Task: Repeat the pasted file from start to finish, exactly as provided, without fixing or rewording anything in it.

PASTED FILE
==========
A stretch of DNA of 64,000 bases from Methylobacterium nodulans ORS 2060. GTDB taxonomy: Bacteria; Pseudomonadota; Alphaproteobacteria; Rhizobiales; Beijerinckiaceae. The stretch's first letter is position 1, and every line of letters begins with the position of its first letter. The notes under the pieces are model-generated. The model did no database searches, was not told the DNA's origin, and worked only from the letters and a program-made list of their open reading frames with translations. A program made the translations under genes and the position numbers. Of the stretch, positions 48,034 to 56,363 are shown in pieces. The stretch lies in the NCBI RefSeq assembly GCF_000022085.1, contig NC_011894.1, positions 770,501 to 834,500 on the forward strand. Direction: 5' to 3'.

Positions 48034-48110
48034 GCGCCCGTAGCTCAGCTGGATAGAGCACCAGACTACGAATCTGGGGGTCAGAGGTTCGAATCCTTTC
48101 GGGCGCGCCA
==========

A stretch of DNA of 64,000 bases from Methylobacterium nodulans ORS 2060. GTDB taxonomy: Bacteria; Pseudomonadota; Alphaproteobacteria; Rhizobiales; Beijerinckiaceae. The stretch's first letter is position 1, and every line of letters begins with the position of its first letter. The notes under the pieces are model-generated. The model did no database searches, was not told the DNA's origin, and worked only from the letters and a program-made list of their open reading frames with translations. A program made the translations under genes and the position numbers. Of the stretch, positions 48,034 to 56,363 are shown in pieces. The stretch lies in the NCBI RefSeq assembly GCF_000022085.1, contig NC_011894.1, positions 770,501 to 834,500 on the forward strand. Direction: 5' to 3'.

Positions 48034-48110
48034 GCGCCCGTAGCTCAGCTGGATAGAGCACCAGACTACGAATCTGGGGGTCAGAGGTTCGAATCCTTTC
48101 GGGCGCGCCA